Saw the Great(est) Pumpkin!
Now is the time for all little boys
and girls to acquire knives, hollow out the flesh of a round vegetable,
and carve creepy faces in the side. The making of Jack-o-Lanterns
is a strange way to observe a holiday, and yet its appeal is never-ending.
From the magical moment you envision the design that tops all others
to the crushing discovery that mean teenagers have smashed it in
the street, the tradition is a captivating one.
But just because it's called a tradition
doesn't mean you have to stick with old triangle eyes and toothy
grin. This Halloween, we at Craftygal have decided to shake things
up and try some variations on a theme. Perhaps you'd like to try
your hand at some of these "alternative" pumpkin decorating techniques,
or maybe they'll just inspire you to do something completely new
and different--either way, diversity is key!
Selecting just the right pumpkin at
the market is part of the joy of the whole experience. And any Tim
Burton fan will tell you that finding one with the right stem is
one of the most important considerations. You want something that
adds a bit of mystery, gives it a bit of personality. Why, then,
do we tend to ignore that bit when we decorate them? Here's a way
to spice up your pumpkin with a little glam edge:
1. Spread a semi-thick layer of glue
over the entire stem of your pumpkin, smoothing it out with your
finger or a cotton swab.
2. Pour copious amounts of glitter
over it, covering the adhesive area. Shake excess onto a piece of
paper and reuse it, if you desire.
3. For additional effect, create "drips"
by streaming some glue down the sides and adding more glitter--or
connect those drips with curvy lines and draw a spider web with
Variations: If you really want to get
fancy (like Charles did), use two colors of glitter and very carefully
alternate the colors on each side of the stem to create stripes.
Less is More
Size is over-rated in a lot of areas,
and the pumpkin world is no exception. Everyone seems to think bigger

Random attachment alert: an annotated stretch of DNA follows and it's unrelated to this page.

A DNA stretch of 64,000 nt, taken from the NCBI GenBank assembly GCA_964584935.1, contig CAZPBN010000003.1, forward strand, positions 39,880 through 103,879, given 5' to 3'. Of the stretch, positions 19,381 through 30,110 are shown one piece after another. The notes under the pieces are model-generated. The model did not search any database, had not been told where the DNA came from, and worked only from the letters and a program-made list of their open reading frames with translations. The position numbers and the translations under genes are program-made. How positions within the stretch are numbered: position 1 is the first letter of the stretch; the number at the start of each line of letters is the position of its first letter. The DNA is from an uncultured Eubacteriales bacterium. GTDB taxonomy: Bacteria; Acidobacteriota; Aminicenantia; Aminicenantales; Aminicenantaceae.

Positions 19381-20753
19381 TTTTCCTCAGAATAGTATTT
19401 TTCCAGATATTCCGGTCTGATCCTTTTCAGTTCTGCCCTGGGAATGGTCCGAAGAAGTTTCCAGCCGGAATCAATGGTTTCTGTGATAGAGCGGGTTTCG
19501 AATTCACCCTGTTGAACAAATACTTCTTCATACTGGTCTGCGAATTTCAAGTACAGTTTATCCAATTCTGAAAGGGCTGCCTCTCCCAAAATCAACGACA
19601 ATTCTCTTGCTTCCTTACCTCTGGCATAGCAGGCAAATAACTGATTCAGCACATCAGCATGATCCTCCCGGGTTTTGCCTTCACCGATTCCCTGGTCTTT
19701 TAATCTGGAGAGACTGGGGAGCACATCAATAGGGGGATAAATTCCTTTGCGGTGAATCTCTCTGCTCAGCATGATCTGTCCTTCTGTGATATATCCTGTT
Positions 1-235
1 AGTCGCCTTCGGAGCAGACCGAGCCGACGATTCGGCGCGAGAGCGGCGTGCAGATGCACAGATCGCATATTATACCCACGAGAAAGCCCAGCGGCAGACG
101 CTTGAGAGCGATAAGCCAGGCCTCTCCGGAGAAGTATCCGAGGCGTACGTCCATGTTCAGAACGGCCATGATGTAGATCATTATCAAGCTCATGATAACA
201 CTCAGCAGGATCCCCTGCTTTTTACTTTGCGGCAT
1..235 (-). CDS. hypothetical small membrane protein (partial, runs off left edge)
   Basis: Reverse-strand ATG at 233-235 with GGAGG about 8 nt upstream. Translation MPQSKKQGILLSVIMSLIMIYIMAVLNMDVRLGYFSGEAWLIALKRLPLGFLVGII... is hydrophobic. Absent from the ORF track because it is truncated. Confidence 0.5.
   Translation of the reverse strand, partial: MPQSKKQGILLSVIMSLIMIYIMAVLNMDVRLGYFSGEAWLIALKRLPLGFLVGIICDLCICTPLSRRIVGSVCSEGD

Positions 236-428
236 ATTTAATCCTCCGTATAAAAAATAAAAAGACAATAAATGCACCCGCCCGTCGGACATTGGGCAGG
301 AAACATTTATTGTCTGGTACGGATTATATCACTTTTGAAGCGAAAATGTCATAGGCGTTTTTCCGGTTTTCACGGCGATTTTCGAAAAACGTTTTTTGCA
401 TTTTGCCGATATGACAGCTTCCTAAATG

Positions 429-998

is better, but this isn't necessarily so. Having several tiny pumpkins
can actually be more fun than one huge one, because you can explore
several different design ideas and get more bang for your buck.
Here are several examples that we think prove our point:
1. Select a few tiny squash in an array
of colors--white, orange, dark green with yellow stripes--hollow
them out as you would the regular sized variety, and carve geometric
shapes, the more traditional jack-o-lantern face, or turn them into
2. Glue colored buttons in a random
pattern, or create spooky shapes with beads, like ghosts and skulls.
3. Cut up unwanted CDs and hot glue
the pieces to your pumpkin for a mini disco-ball effect.
4. Decoupage it with clippings from
magazines. (Here, Charles used celebrity eyes as a theme--you have
to admit, guessing who's who would make a great party game!)
1. Create whimsical patterns and faces
with stickpins that have colored or metallic heads
2. No one can deny the Hellraiser allusion
of this creation--a powerful effect for a few simple pins and a
3. Replicate Franken-pumpkin by drawing
scar-like marks with a black felt-tip pen and stapling on some stitches.
Sounds like an office project to me!
are some other ideas we didnt get a chance to try but thought
might be fun:
1. Drilling lace-like patterns in hollowed
2. Pumpkins painted with fluorescent
paints and displayed under a blacklight.
3. Covering pumpkins with faux finishes
like marbling, crackling, and patina.
4. Embossing pumpkins with halloween
or fall-themed stamps.
5. Dipping pumpkins in a candy apple
concoction and allowing to dry.